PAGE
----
For our family, one of the most important things we wanted to iron out before making the decision to move to Italy was how we would handle the girls going to school. In my research, I found it was very expensive to send them to a private international school in Rome. For two girls, it could be as high as $80,000 a year and as low as $33,000 a year. That was definitely too much for us, especially since our move to Italy was fueled by the need to decrease our expenses while maintaining our standard of living. One thing I did find out in my research is that Italians usually go to school for a half day, 6 days a week. And there it was! Bingo!
I got the idea that I could send my girls to Italian school in the morning and in the afternoon they could supplement their learning by attending American School online…at least until the language gap was bridged.
Shortly after we arrived, we began the registration process. I talked to some neighbors, got the names of the local schools and went by with all of their paperwork to register them. However, I was told there were no spots available for my youngest daughter. Wait. A public school with no availability? Turns out, in Italy, you can send your children to any public school you wish, as long as you can get them there. So schools fill up for the following year shortly after registration is opened. Yikes. The nearest school with availability was 15 minutes away. Now the drive isn’t the issue, the town was. I’d passed through that town on the way to the beach and the girls and I literally joked about the school. We mentioned this to home owner of the house we rent when he came by to remove some furniture he’d left. He told us he’d make a phone call and we’d be able to register the girls, no problem. Now, his English isn’t good and my Italian is even worse, so I wasn’t sure that he understood when I told him that I’d already gone by and they’d informed me there were no available spots. He messaged me shortly after he left the house and told me to go by the school immediately and ask to speak to the president and register them.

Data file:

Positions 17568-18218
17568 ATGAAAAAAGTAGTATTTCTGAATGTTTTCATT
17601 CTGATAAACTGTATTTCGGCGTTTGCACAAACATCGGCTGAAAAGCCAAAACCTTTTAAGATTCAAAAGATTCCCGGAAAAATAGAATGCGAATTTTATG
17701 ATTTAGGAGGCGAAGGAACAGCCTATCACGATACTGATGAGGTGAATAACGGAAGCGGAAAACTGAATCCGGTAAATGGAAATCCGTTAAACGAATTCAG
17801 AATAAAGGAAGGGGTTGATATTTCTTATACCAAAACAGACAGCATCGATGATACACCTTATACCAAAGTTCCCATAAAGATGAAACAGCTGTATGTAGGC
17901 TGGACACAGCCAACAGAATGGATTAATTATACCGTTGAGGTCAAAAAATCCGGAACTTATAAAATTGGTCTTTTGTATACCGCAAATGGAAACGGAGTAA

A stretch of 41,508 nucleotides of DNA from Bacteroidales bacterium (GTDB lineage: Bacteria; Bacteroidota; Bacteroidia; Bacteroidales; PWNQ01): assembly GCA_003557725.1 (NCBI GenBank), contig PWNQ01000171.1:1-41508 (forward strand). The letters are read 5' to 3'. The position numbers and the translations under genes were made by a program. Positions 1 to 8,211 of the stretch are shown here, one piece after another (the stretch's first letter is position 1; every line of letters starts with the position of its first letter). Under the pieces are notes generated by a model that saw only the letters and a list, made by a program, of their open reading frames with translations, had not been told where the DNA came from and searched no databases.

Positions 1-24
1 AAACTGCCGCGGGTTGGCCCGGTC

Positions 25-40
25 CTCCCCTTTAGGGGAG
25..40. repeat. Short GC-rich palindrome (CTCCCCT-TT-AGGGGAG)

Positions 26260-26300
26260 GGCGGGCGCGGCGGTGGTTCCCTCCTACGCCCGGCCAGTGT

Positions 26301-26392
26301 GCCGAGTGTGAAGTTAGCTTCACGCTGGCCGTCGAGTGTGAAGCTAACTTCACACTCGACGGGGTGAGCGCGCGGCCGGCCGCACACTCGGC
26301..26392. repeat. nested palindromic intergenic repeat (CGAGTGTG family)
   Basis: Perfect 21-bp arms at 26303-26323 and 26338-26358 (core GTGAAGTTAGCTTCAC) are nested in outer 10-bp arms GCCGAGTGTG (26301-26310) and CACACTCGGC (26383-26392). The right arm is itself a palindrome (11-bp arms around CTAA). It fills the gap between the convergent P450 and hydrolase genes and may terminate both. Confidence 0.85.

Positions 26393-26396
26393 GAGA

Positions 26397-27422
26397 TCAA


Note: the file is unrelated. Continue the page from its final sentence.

So, I went to the school, asked for the president, told him who sent me and they registered them there on the spot. He asked me if the girls wanted to go to school 5 days a week or 6. The difference would be they’d attend school an hour longer. I picked the 5-day schedule so we could sleep in or take a weekend trip if we wanted. They didn’t ask to see any documents, we didn’t even have our Permessos di Soggiorno yet. See in Italy, it’s mandatory to send your kids to school, so whether or not they have proper legal documentation is irrelevant. All children are allowed to attend regardless of the citizenship status. The inverse is that homeschooling your children is illegal. (Fun Fact: The only school in the area with availability ended up closing down right before the winter break and those kids were sent to the schools in my town that originally had no availability.)
Even before school started, I found out there are quite a few differences between Italian school and American school:
- The first being, you have to purchase your children’s text books. You can order them from the bar or the grocery store. Yes, I know it sounds weird. It is weird lol. I probably spent about $350 on books for Dominique who’s in middle school. Elementary school books are somewhat subsidized so I spent about $30 for Aaja who’s entering 1st grade.
- That brings me to the next difference. School starts at 1st grade here, not kindergarten.
- The kids start school a year sooner than America. In Texas, there’s a strict cutoff. The child has to have turned 5 by September 1st. Aaja’s birthday is September 10th and she literally had to wait a whole year to start. Here, most of the kids in Aaja’s 1st grade class are 5 years old and will turn 6 by the end of the year. While Aaja entered first grade at age 7.
- School supplies are not posted in the stores. They wont receive a list at all. You have to wait until each teacher communicates which supplies the child will need for that class. This could take a week or two. But at the same time, you still need to send them with some fundamental things like pencils, crayons, notepads or whatever else you deem as age-appropriate necessities.